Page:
The most insidious part of this scheme is that at the same time he's pushing faith-based initiatives, President Bush is rolling back government-backed assistance and education programs. So, the main reason why the federal government isn't as efficient as the churches in providing necessary services is that THE GOVERNMENT WON'T LET ITSELF PROVIDE THESE SERVICES -- scratch that; the Republican wing of the government won't let the government provide these services.

The "whole point" of this is that the services that President Bush wants the churches to provide are properly services within the ambit of the government's duties. There are certain things that the government should provide to its people, and the failure to do so is no reason to shift the burden to the religious, and to force the people seeking those services to undergo a religious indoctrination at the same time.

As a non-religious person, I don't want to HAVE TO walk into a church to receive federally funded services that the government has a duty to provide. The constitution says I don't have to.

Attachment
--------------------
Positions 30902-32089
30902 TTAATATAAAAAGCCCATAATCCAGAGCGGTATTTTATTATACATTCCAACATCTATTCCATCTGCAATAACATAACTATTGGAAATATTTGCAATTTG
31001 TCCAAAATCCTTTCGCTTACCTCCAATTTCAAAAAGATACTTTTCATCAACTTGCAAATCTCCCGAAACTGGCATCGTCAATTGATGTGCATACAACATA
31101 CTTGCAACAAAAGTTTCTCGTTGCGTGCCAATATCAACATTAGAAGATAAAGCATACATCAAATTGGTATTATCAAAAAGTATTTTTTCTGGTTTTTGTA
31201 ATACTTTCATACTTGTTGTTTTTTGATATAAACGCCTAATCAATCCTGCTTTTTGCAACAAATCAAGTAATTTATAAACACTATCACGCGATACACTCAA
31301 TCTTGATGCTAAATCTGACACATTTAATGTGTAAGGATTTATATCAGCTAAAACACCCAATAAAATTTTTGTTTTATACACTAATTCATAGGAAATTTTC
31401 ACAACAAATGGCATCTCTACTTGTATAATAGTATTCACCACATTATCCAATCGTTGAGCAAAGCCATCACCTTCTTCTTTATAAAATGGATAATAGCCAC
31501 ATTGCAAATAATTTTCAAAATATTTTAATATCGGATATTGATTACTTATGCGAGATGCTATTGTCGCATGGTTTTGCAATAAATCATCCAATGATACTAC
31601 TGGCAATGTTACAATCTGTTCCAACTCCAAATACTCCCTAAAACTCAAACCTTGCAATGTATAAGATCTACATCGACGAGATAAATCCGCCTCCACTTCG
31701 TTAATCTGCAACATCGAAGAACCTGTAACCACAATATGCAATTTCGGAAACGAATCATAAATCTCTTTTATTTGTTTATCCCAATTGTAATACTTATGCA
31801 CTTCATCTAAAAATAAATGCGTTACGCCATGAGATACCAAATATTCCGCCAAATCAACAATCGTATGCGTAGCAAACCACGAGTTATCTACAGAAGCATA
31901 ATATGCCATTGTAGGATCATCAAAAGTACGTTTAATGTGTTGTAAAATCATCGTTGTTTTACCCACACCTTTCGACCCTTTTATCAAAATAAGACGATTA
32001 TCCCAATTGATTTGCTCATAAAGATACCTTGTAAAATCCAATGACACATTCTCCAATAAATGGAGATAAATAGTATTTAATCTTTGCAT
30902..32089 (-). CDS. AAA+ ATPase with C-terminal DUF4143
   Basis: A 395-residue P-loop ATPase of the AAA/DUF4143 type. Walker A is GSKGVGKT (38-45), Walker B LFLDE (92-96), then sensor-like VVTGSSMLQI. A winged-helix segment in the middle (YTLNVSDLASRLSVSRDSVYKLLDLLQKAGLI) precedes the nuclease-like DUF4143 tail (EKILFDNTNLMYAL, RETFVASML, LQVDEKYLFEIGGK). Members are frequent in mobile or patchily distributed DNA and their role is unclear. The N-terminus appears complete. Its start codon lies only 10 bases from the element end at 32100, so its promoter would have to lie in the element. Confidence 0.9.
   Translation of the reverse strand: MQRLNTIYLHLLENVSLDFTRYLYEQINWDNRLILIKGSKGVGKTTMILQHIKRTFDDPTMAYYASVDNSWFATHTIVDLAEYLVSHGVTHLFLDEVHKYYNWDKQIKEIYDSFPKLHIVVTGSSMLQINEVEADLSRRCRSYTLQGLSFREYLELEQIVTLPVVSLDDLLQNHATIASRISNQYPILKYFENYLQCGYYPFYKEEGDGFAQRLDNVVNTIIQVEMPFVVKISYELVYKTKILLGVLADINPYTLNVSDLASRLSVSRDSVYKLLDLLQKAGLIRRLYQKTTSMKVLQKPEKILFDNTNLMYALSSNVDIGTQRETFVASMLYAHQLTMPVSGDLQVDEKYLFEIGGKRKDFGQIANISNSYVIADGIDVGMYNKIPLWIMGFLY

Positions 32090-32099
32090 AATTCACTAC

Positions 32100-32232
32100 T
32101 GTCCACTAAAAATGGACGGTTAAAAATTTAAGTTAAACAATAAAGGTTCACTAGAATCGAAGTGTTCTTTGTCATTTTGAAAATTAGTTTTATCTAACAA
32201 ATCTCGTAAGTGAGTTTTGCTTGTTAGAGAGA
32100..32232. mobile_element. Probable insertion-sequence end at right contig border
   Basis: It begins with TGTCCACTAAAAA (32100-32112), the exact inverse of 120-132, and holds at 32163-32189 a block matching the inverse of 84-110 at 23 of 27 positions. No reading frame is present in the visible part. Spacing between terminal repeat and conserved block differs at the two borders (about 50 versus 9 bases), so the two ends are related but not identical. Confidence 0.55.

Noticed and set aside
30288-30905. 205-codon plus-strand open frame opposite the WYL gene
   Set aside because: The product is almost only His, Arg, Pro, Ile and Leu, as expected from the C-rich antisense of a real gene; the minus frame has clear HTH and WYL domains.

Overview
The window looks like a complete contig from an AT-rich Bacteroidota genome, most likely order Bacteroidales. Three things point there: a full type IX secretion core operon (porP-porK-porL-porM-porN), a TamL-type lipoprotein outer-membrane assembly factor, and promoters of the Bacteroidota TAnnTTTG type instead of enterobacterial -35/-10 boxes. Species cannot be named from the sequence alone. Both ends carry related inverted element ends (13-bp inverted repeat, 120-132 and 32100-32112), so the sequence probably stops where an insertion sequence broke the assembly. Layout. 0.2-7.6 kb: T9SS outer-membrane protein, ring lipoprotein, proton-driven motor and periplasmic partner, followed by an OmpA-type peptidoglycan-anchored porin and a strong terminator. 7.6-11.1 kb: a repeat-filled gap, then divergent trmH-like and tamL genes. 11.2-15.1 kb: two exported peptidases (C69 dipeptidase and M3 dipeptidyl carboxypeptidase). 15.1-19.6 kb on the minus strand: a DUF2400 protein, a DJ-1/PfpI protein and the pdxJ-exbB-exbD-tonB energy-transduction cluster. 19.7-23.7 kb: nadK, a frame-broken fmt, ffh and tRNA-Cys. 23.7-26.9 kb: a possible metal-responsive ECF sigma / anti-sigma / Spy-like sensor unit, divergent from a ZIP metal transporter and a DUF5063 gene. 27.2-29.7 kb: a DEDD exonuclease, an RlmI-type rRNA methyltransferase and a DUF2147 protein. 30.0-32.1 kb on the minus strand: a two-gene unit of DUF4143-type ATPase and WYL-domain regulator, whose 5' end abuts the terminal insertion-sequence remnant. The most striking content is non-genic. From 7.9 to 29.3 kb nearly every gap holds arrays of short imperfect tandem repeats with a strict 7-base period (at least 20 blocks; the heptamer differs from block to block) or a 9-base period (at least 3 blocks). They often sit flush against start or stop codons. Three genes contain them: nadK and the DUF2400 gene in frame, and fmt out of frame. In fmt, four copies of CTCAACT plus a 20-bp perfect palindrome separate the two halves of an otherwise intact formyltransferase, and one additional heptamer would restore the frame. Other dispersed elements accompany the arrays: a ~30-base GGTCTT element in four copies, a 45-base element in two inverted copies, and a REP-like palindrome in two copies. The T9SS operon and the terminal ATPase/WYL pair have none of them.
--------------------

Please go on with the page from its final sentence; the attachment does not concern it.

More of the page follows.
Dingo said...

The two are not, nor should they be mutually exclusive. There is no reason a charity can't help people AND be non-discriminatory. If the charities goal is truly to help and not to preach, then they should have no problem hiring persons of any faith and following general EEO rules. If their goal is to indoctrinate people with their own particular sect, then they have no business receiving federal funds. I think that would be a good litmus test for the goal of charitable organizations: Are the willing to be non-discriminatory. If not, they can go elsewhere for their funds.

Boomr said...

But if they're willing to be non-discriminatory and non-proseletyzing, then they're not really faith-based initiatives, are they? They've become secular offshoots, fairly independent from the original religious organization that spawned them. As long as that separation (both in name and in finances) is maintained, then I have no problem with the government funding them.